According to the Rubber Manufacturers Association, only one in six vehicles have four properly inflated tires. This means that over 80 percent of vehicles have at least one under-inflated tire, which can incur huge costs to gas and safety if left unattended.
What’s the Big Deal with Under-inflated Tires?
AAA estimates that 1.2 billion gallons of gas are wasted every year because of under-inflated tires. Those same under-inflated tires can cost the typical driver $600 a year in excess gas. It’s easy to argue that if you just watch your tire pressure and top them off every week, you shouldn’t have that problem. However, how many people are actually going to do that, especially when only 15% of drivers know how to check their tire pressure properly? Even if they were to adhere to that schedule, would they be able to do it in a way that actually eliminates that extra cost?
If people aren’t using a tire pressure gauge to check their tire pressure, then how are they doing it (if they are doing it at all)? Well, they could be going by appearance or by the warning light system on their dashboard. However, a tire can be up to 12 pounds low, or 40% low, before it shows any visible signs of being under-inflated. Also, the warning system doesn’t light up until your tires are 25% too low. That kind of under-inflation can cost a lot of money, as well as increase your risk for a car accident. Keep in mind that if your tire needs to be at 35 PSI, even 34 PSI is considered under-inflation and is already wasting gas and putting you at increased risk for a car accident.
Under-inflated Tires are a Huge Safety Problem
So, it’ll cost you in money and gas. Not a big deal if you have a lot of money. However, under-inflated tires are also a safety risk. The biggest safety risk is that driving on those under-inflated tires makes them bend more, increasing their internal heat. The hotter your tires are, the more flexible they become, putting them at increased risk for a blowout if you were to drive over a pothole or take a sharp turn. This increased flexibility also reduces traction, diminishing your vehicle’s handling, making it harder to keep in control in case you need to react quickly or in the case of an accident.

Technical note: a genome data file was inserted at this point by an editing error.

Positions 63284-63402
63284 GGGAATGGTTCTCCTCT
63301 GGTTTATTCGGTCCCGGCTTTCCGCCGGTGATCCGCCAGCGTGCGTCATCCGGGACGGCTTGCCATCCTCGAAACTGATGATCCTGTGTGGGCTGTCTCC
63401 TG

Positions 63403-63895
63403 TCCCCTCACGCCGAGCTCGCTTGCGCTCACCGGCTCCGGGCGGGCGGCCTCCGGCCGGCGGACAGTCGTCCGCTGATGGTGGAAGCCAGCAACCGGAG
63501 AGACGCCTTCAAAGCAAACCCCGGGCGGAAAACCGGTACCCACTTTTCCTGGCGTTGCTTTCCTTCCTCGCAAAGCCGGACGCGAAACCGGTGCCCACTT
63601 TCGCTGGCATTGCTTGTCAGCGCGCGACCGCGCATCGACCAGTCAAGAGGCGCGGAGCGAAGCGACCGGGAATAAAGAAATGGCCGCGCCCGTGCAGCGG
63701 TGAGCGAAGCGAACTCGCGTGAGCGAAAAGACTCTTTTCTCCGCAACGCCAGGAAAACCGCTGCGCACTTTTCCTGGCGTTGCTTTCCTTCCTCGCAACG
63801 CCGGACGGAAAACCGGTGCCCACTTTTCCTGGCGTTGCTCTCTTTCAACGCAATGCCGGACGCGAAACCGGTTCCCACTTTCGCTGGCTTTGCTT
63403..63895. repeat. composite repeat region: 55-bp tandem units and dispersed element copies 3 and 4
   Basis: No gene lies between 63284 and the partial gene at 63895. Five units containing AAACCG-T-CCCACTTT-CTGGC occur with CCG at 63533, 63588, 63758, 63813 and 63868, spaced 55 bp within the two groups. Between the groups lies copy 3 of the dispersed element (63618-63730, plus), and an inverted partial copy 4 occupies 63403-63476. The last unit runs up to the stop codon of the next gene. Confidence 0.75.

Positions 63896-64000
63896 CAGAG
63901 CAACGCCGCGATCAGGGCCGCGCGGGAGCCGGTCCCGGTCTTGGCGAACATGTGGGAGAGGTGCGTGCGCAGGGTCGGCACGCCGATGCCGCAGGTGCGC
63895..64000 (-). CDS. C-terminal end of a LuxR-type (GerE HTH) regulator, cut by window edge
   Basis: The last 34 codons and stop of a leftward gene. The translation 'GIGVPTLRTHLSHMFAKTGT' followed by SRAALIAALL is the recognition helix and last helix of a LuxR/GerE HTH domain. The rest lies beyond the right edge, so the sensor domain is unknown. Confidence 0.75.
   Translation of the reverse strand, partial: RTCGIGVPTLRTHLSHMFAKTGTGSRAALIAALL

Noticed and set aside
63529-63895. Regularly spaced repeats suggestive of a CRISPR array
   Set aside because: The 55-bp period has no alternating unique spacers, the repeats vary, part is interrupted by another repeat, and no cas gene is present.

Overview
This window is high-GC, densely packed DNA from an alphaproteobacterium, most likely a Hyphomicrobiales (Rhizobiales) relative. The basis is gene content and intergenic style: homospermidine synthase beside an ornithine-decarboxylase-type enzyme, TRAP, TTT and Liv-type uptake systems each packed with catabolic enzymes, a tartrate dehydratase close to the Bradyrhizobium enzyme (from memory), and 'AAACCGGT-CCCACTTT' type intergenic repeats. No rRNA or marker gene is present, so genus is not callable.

Every month, your tires will lose one to two pounds of pressure, so simply doing the regular maintenance every 3000 miles isn’t enough for tire maintenance and safety. Unfortunately, there’s no way to prevent this from happening.
How Do You Keep Your Tires Properly Inflated?
The best way to keep your tires at their proper tire pressure is with nitrogen tire inflation. Nitrogen tire inflation has been found to maintain proper tire pressure for a longer period of time, which boosts fuel efficiency, tire safety, and tire life. Yes, tire life. The increased wear and tear and increased use of fuel is also hard on your tires, causing them to wear out 50% faster than properly inflated tires (and costing you an extra $150 a year). If interested implementing nitrogen tire inflation into your tire maintenance or managed fleet program, then contact us today.